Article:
That's why, although we are committed to empowering girls, we have deliberately made our branding gender neutral. In fact, we want to encourage boys and girls to play together. It's a fun, fast, radio controlled car. We think you'd have a harder time trying to get your boys not to play with it.
RaceYa successfully raised $84,546 from 144 investors on October 31, 2016
We need to make STEM more attractive to children and young people.elizabeth aguiarInvested about 1 month ago
I have a 5 year old daughter, and am a very big believer in crowdfunding. Can't wait to see what comes of this!Peter DeringInvested 3 months ago
I invested because I believe this is a product that the world needs. Getting more young girls into STEM is something that will benefit society. Abigail seems wonderful and I hope RaceYa will be able to grow and reach as many young girls as possible!Simmone ParkInvested 3 months ago
In the early 1980's I took my daughter to lectures and panel presentations by women scientists and engineers. I wanted her to learn about the full spectrum of her academic and career options. This time it is for my granddaughter and grandsons.Nalini VisvanathanInvested 3 months ago
Because I am a girl and I like science and I want to make a car from raceyaClaire HofbauerInvested 3 months ago
I invested in RaceYa because it's a good way to get our next generation thinking about how things work, and how to make them work better. That kind of thinking leads to innovation, and a mind geared toward innovation finds solutions that serve all.Jonathan RiceInvested 3 months ago
looks like a great idea that will succeed and help us out with STEM.Casey MarlandInvested 3 months ago
Seems like a revolutionary and integrative idea, and I'd like to be part of it at least with a couple bucks :).Camilo ZambranoInvested 3 months ago
Science and tech innovation are becoming increasingly important, and RaceYa is addressing this by helping children prepare to lead the way while allowing for greater ethnic and gender diversity in STEM-related fields.Angel VenegasInvested 3 months ago
I like the concept and the delivery vehicle (sorry)!Stephen FrancisInvested 3 months ago
JUST A KID AT HEART!JOSEPH MARESInvested 3 months ago
I believe in hands-on learning.Wayne LoseyInvested 3 months ago
I love the idea and I believe my kids will love them.Joshua BrigmanInvested 3 months ago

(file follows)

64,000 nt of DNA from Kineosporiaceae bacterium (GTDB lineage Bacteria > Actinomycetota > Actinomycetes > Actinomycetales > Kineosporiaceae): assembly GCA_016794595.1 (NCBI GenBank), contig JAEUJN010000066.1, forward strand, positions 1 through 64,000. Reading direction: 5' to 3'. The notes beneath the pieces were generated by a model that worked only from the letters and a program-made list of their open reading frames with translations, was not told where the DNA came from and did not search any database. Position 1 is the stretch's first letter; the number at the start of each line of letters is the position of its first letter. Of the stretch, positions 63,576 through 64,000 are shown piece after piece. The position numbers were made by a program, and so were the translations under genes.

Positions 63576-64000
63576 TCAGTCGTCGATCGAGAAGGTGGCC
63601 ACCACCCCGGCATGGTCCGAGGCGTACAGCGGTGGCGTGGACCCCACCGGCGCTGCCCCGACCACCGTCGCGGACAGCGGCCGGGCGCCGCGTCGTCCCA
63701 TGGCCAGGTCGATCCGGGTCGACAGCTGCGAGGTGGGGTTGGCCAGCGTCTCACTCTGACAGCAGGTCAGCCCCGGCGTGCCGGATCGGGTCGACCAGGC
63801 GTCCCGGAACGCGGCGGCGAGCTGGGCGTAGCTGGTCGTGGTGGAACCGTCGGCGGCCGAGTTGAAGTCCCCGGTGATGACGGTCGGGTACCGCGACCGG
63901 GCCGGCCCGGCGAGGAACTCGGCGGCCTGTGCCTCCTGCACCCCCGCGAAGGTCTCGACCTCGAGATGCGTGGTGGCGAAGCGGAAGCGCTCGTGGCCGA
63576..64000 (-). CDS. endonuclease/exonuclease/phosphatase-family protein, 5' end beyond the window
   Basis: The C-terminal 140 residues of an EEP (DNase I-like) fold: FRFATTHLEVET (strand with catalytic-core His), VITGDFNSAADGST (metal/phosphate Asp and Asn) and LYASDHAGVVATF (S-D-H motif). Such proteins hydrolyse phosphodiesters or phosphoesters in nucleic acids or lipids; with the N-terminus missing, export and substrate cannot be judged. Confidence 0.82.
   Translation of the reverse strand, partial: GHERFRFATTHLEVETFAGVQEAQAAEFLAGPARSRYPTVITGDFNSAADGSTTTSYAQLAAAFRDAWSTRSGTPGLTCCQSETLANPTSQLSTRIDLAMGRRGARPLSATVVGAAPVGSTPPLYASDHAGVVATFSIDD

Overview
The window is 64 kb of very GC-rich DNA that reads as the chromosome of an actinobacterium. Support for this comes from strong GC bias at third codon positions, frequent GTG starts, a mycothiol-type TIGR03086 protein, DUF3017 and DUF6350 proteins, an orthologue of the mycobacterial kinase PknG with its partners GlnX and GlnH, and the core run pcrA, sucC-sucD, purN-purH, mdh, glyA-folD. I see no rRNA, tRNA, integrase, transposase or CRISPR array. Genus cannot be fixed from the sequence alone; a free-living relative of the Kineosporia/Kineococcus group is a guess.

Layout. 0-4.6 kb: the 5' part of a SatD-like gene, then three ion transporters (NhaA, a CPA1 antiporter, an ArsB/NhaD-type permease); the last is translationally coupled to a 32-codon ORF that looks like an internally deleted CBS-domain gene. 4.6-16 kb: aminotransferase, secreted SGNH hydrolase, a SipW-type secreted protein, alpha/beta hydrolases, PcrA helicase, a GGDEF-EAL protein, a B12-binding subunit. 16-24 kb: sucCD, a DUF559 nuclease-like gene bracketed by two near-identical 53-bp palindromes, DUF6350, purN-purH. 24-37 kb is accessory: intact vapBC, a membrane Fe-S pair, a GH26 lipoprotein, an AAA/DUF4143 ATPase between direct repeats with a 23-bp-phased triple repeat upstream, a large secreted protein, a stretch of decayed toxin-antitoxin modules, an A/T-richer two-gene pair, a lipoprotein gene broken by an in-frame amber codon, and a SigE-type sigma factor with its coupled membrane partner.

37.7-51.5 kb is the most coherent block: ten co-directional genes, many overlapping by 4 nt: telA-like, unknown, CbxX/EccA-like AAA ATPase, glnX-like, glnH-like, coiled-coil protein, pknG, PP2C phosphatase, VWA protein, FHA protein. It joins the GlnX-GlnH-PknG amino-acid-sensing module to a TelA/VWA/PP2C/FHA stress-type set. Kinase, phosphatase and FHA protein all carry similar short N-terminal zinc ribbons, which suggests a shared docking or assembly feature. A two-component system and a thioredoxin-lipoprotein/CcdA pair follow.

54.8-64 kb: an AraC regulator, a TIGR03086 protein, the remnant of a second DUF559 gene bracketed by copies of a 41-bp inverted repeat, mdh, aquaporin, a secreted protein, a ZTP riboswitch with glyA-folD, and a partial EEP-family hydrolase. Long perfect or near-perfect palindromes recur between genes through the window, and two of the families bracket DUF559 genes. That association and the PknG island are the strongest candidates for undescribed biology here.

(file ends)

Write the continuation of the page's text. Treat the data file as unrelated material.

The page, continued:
I think this is an amazing product and a very fun way to learn engineering.Ryan HabibInvested 3 months ago
RaceYa sounds like a very interesting way to teach kids STEM as well as engage them in some real games.Ranjit RaveendranInvested 4 months ago
I have two girls that I would like them to get into STEM. Plus, I'm a gadget person that loves to tinker with all stuff electrical/computer based.Marc RocheInvested 4 months ago
I love the idea of children learning from playing with toys, the concept is very promising, so I look forward to seeing this idea take over the earth.Jacqueline CapatulaInvested 4 months ago
I believe in the product of engaging young kids in technology they can relate to , play and learn in the STEM world. Here's to success!Michael MarquezInvested 4 months ago
I invested because companies like this are the future of quality education. Public-private partnership that enhances the best parts of the classroom and encourages real-world problem-solvingCameron WoodwardInvested 4 months ago
A cause worth supporting.Leonard SouzaInvested 4 months ago
To get more girls into math and science.Jennifer WaigandInvested 4 months ago
I know Abigail will succeed in helping kids learn more about STEM with this R/C car, I played with cars all my life, still do on real cars, "This is a Brilliant Idea to get kids engaged in their future," So, help us meet our goal and invest with us.david wilbertInvested 4 months ago
To support a fellow entrepreneur, #Circle member and great idea!Courtenay SiegfriedInvested 4 months ago
I support educating girls & boys in STEM, and LOVED race cars as a boy!Jonathan WilliamsInvested 5 months ago